pyehouse
27Oct/110

Occupying the Occupation

I've been reading the Occupy Wall Street movement for awhile now. I'm sure many have. I'm interested for several reasons; I believe there is an inequity though I don't know that I've managed to put my finger on the precise nature of it, there is potential for a great deal of change which may be good or bad, plus change is just exciting. One common complaint is that there is no single message other than expressions of fiscal inequity among the occupiers and that there is no one single voice to represent this growing movement. I believe that if the movement goes on for very much longer, someone is going to make an attempt to scoop up these people and try to wield them like a big heavy club. I only hope that when that happens that person is the right person doing the right thing.

The first observation I had about all of this was that I hadn't noticed it at first. Here was this group of people protesting, making a lot of noise in one of the most populous and newsworthy cities on the planet, in my own country, and there was virtually no news coverage of it. I have watched as it gained more traction among blogs and indie news sites but still heard nothing coming from the standard media outlets. Then when that coverage did come, there was a definite bias against the occupiers with very little by way of attempts to glean what it was they were there to protest.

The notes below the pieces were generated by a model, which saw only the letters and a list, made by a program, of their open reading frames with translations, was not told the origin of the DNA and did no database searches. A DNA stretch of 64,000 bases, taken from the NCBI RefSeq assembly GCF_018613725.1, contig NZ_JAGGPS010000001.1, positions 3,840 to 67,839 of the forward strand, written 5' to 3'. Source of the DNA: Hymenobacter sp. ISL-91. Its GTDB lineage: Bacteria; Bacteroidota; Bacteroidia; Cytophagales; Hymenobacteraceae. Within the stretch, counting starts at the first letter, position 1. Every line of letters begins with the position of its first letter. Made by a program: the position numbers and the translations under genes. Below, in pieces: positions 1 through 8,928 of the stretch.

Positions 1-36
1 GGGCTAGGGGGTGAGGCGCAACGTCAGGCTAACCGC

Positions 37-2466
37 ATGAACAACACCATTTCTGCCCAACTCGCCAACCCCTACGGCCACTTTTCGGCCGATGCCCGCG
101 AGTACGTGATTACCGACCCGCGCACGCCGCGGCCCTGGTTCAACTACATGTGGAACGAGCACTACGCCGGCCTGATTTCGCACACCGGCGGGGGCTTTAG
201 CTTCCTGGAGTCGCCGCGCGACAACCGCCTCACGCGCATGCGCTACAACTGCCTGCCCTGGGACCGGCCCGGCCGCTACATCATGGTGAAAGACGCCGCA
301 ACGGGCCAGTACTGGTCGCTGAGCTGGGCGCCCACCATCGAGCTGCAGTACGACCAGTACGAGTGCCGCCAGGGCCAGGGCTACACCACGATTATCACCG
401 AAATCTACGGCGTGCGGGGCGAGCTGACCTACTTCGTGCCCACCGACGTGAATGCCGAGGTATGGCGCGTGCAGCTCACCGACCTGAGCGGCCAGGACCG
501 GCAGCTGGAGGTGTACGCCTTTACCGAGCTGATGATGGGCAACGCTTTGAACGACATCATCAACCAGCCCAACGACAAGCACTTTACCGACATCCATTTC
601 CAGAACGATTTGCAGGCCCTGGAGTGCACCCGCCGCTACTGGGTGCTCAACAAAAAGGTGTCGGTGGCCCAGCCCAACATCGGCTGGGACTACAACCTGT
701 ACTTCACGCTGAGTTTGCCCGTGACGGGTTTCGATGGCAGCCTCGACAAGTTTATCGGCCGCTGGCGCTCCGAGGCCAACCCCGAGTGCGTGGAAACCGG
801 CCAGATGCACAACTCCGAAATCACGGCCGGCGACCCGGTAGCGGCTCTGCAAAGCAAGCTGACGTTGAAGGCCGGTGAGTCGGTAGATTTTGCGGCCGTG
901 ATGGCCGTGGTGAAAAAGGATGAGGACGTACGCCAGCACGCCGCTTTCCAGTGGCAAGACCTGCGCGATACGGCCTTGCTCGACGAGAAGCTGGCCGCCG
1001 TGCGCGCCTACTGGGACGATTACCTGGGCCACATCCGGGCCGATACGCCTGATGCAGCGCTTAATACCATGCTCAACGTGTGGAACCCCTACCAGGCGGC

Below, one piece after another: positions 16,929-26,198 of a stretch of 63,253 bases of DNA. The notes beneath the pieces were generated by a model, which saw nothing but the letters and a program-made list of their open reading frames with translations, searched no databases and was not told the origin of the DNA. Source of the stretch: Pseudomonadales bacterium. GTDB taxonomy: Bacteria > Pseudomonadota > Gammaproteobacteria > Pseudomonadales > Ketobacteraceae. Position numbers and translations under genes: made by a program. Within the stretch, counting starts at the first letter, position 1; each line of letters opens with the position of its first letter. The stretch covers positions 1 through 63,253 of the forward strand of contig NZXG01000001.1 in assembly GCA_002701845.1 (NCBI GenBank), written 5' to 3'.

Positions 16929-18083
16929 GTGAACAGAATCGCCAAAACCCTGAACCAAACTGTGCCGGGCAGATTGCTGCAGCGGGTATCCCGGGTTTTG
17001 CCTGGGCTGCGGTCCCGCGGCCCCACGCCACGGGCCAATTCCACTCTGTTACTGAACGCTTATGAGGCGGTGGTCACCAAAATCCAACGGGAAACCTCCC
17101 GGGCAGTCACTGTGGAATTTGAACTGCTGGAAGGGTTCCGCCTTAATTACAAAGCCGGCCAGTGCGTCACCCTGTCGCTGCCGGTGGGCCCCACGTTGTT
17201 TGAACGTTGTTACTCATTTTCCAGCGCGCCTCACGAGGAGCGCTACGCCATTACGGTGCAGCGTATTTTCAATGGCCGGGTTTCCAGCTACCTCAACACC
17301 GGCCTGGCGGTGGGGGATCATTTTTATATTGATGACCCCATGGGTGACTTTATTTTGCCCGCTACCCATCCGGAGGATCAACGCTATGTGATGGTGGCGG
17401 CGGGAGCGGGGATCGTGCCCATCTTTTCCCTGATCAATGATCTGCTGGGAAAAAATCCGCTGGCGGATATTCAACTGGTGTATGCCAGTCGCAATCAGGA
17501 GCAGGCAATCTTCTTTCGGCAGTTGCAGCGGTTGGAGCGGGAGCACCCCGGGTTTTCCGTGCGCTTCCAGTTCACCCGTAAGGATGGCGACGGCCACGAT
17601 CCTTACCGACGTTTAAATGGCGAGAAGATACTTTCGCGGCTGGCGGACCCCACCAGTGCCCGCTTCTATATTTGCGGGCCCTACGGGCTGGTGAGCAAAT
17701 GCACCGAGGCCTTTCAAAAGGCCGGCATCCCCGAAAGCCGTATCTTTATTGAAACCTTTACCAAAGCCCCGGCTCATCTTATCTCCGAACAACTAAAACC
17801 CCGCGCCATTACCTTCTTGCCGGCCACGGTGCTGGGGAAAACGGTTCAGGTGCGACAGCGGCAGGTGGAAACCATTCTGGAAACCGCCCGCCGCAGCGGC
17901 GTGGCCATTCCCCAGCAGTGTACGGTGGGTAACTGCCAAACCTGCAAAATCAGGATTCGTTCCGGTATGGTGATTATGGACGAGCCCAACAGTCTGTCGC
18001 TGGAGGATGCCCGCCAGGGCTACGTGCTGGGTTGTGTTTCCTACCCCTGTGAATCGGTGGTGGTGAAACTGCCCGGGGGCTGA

Now as I hear news reports come in, many times the protests and the reactions to same are peaceful. Sometimes they are not. Perhaps there is bias because of the news sources I had to rely on early on but it seems to me that the police reaction has been over the top in a handful of cases. Unacceptably so. There is fear everywhere. Protesters who fear for their livelihood which has driven them to protest, and who fear for their lives because they don't know what the official response will be. Police who fear that riots will ensue. Politicians and powerbrokers who see this emotion and power, chaotic and untamed but present, and fear that they will not be able to combat it or control it.

Emotions are running high and as interactions escalate into more violence, as fears are realized, more will be drawn into this movement. An opportunity will be made visible. Someone will step forward who seems to "get it". Who knows how to talk, how to charm, how to cajole the crowd. They will become the leader, not because they were elected but because the protesters will see them as someone who represents them well, who can be the front man or woman to present their needs to the powers that be. To get things done. And things will get done. There is a power here, deep, hidden but there. It's possible it will disperse, though that will still leave the undercurrent of frustration and anger and fear to latch onto. It is also possible it will be harnessed. They say nature abhors a vacuum. And historically we see that this sort of movement, this sort of power, rarely goes unclaimed for very long. I only hope that we don't regret who takes the reins.

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